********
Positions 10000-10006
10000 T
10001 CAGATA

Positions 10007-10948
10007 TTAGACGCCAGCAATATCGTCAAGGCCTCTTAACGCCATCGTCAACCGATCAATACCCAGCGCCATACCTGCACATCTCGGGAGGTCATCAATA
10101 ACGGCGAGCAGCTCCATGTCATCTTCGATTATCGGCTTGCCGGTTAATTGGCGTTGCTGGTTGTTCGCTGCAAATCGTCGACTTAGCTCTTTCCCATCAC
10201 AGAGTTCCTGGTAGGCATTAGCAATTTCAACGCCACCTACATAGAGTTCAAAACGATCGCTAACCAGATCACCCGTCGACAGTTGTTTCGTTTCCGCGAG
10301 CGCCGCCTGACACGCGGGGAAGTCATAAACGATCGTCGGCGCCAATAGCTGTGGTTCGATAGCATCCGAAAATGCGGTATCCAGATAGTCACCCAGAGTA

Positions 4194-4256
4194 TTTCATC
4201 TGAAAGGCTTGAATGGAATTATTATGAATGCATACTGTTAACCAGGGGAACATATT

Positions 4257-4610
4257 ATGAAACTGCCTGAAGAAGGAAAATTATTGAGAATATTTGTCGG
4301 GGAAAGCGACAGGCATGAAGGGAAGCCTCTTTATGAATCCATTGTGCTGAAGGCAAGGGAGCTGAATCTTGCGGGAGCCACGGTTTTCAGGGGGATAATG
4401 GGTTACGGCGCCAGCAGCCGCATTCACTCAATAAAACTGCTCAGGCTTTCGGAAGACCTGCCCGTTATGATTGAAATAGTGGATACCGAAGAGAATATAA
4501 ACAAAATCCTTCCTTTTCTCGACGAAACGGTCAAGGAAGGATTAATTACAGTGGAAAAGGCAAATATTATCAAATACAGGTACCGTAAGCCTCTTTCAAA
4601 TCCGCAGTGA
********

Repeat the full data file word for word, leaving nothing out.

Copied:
Positions 10000-10006
10000 T
10001 CAGATA

Positions 10007-10948
10007 TTAGACGCCAGCAATATCGTCAAGGCCTCTTAACGCCATCGTCAACCGATCAATACCCAGCGCCATACCTGCACATCTCGGGAGGTCATCAATA
10101 ACGGCGAGCAGCTCCATGTCATCTTCGATTATCGGCTTGCCGGTTAATTGGCGTTGCTGGTTGTTCGCTGCAAATCGTCGACTTAGCTCTTTCCCATCAC
10201 AGAGTTCCTGGTAGGCATTAGCAATTTCAACGCCACCTACATAGAGTTCAAAACGATCGCTAACCAGATCACCCGTCGACAGTTGTTTCGTTTCCGCGAG
10301 CGCCGCCTGACACGCGGGGAAGTCATAAACGATCGTCGGCGCCAATAGCTGTGGTTCGATAGCATCCGAAAATGCGGTATCCAGATAGTCACCCAGAGTA

Positions 4194-4256
4194 TTTCATC
4201 TGAAAGGCTTGAATGGAATTATTATGAATGCATACTGTTAACCAGGGGAACATATT

Positions 4257-4610
4257 ATGAAACTGCCTGAAGAAGGAAAATTATTGAGAATATTTGTCGG
4301 GGAAAGCGACAGGCATGAAGGGAAGCCTCTTTATGAATCCATTGTGCTGAAGGCAAGGGAGCTGAATCTTGCGGGAGCCACGGTTTTCAGGGGGATAATG
4401 GGTTACGGCGCCAGCAGCCGCATTCACTCAATAAAACTGCTCAGGCTTTCGGAAGACCTGCCCGTTATGATTGAAATAGTGGATACCGAAGAGAATATAA
4501 ACAAAATCCTTCCTTTTCTCGACGAAACGGTCAAGGAAGGATTAATTACAGTGGAAAAGGCAAATATTATCAAATACAGGTACCGTAAGCCTCTTTCAAA
4601 TCCGCAGTGA